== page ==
What happens when you reach your goal of setting a new FIM World Record before the meet is over? You head back to the starting line to see if you can set another one. For Kerry O’Day, who set a new FIM World Record aboard his Kawasaki KLR650 yesterday, that was the case. He opted to take one more run aboard the bike he had been racing at Bonneville for the last 13 years, as he had plans to retire it after the 2018 Bonneville Motorcycle Speed Trial (BMST) event. What he did not plan for, however, was to go out in a blaze of glory—and a cloud of smoke—aboard the big single.
“Yesterday was really a phenomenal day,” said O’Day, who set a new FIM World Record of 127 mph, upping his own record of 121 mph. “Today I said, ‘well maybe we can go another mile an hour faster or something.’ So we increased the NOS size just a little bit…”
“I get into the measured mile, hit the NOS, the bike screams, and then starts slowing up. I thought, ‘That’s weird. Maybe my NOS isn’t working right.’ I pushed the button a few more times, slowing up, then I’m getting a lot of heat off the engine. I thought, ‘That’s strange. Why am I getting heat off the engine?’ I look down and I’m on fire! There’s flames coming up between my legs! I said, ‘Hmm… I think I better get off course.’ I got off course as quick as I could and as soon as the bike slowed up to about 15 mph I just jumped off of it and let it go crash. Had a nice bonfire for a while. It burned up all the fiberglass and the plastic and the tires and the rubber and the engine. All the aluminum parts are melted.”
Fortunately O’Day was uninjured in the fire. Kerry was very matter-of-fact in telling the story, but his demeanor changed when the charred remains of his beloved KLR650 pulled up from impound. “It’s like losing a kid,” he said, holding a melted piece of the aluminum head in his hand. O’Day had 13 years into the World’s Fastest KLR, and now the once proud motorcycle was a smoldering wreck, shrouded in splintered, black remains of the fiberglass body.
“I was going to retire the bike anyway,” he said. “I just wanted it to look a little prettier going into my museum. But, we got a new world record yesterday. And we went out in a blaze of glory, and with a great story.”
Steve Garn of North Carolina also returned to the course to try upping his own record, and fortunately
fared much better than O’Day. Garn succeeded in bumping up his record by one more mile-per-hour to 117 mph.
“You gotta keep going until it blows up again,” Garn said with a smile. He described Tuesday night’s rush to put a new piston in his Yamaha RD350 two-stroke. “This time it was at the point where it was ready to totally be a bomb. It started chucking the piston right before the flag. So I kept it on and then kept my hand on the clutch just in case it did go, I could pull the clutch in. It made it through the run, but it’s done.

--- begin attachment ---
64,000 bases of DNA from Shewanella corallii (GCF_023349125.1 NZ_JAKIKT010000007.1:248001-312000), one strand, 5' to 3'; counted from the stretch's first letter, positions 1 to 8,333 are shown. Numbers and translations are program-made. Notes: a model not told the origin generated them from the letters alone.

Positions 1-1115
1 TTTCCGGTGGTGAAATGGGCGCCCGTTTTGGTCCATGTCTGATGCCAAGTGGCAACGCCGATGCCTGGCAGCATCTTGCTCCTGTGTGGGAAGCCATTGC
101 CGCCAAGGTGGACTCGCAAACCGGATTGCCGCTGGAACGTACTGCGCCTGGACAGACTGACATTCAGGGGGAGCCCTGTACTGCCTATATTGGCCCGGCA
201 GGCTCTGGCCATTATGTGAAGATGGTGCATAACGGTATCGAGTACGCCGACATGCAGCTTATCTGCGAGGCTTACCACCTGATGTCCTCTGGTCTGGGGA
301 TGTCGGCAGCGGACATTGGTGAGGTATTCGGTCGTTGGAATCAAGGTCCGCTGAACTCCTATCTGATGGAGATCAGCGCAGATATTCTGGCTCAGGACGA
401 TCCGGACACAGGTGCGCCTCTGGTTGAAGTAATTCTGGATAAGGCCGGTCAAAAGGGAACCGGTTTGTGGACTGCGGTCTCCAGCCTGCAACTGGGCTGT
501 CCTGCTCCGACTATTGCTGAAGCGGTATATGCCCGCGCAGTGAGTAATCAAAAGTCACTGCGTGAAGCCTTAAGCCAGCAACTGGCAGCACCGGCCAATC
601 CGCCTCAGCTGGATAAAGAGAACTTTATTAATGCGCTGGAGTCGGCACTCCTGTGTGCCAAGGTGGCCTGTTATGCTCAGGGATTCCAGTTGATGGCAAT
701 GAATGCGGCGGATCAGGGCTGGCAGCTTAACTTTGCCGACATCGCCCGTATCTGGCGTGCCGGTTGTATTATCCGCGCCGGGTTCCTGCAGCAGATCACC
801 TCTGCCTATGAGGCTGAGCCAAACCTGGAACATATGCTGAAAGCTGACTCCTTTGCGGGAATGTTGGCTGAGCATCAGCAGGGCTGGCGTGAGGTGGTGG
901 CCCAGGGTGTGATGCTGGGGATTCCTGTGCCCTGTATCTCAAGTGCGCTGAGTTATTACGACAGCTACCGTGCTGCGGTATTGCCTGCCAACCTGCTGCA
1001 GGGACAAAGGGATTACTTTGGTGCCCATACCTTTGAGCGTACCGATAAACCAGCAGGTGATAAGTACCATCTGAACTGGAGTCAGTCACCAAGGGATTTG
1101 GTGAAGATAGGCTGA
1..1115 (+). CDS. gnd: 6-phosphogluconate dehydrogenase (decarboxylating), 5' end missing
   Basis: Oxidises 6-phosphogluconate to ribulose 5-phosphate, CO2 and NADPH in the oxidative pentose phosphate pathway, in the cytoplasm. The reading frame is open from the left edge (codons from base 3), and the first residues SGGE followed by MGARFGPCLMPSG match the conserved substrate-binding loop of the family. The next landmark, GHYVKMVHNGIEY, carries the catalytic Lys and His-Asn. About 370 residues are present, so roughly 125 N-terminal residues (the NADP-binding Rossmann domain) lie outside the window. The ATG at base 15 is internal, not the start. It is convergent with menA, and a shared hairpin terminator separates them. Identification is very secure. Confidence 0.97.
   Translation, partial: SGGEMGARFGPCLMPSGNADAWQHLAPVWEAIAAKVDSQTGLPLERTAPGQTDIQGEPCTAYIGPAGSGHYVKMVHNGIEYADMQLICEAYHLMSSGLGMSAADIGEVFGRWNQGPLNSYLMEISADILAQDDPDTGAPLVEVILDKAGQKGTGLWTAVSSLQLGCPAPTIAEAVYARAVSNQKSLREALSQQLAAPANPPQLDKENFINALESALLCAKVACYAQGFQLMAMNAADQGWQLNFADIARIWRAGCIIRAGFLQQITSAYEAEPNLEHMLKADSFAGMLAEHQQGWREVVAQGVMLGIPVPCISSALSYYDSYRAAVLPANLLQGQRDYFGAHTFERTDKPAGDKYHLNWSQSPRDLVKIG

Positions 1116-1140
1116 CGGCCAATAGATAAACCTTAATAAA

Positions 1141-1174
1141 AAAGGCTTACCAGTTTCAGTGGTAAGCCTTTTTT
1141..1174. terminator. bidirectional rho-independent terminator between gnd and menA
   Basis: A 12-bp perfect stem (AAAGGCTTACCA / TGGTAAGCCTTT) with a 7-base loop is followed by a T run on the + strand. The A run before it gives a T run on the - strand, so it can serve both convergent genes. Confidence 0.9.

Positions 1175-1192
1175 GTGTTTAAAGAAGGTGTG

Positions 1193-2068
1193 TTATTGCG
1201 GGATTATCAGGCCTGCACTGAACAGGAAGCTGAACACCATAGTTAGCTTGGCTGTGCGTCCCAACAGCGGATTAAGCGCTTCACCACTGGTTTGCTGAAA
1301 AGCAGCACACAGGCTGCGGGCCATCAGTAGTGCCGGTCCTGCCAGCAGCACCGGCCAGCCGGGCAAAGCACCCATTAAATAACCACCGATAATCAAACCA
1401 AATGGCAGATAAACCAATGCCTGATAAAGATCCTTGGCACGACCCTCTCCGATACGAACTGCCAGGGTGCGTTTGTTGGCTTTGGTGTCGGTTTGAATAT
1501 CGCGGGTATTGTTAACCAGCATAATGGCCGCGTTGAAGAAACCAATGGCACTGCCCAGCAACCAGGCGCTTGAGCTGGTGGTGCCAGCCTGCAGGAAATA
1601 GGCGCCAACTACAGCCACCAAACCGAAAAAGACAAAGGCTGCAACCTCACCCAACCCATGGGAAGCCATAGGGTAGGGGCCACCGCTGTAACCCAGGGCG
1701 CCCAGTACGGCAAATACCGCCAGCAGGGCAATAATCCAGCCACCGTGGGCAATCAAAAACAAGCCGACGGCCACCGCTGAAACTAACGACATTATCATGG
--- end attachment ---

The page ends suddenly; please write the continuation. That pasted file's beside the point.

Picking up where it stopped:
“We’re real happy everything went real well. And we had a great time. The salt’s perfect, real quick
turnarounds this year and everything’s gone real smooth. So we’re really happy this year.”
There were smiles all around at the Saline Yacco pits, where Gilles Pujol was able to put together two successful runs aboard his 100cc two-stroke sidecar motorcycle. Pujol was racing for an open record, (the first to compete in the class), but for the Frenchman, it was a great success to complete two back-to-back passes on the course aboard the highly unique machine for a record of 28.3 mph (45.6 km/h). The project also marked a return to Bonneville for Yacco, the French oil company touted as “The Oil for World Records.” They now have another one for the books!
In the Royal Enfield camp, it was another full day of runs up and down the salt, tuning changes and pure focus. Cayla Rivas and the S&S crew are tireless in their search for speed, and the team has been taking small bites from their first FIM World Record of 132 mph reached on day one. The 18-year-old reached an astounding speed of 158 mph (254 km/h) at the end of the day aboard the 650 Twin.
While most teams are ready to call it a week, there are a few still planning to make Hail Mary passes tomorrow on the final day of competition. With runs only going until noon, it will be a true sprint to the finish. Takushi Chikakane is still toiling away on his Honda 125, striving for the 100-mph mark. In Al Lamb’s Dallas Honda camp, Erin Okonek and crew are chasing 200 mph aboard their Honda CBR1000SP1.
Story and Photos by Jean Turner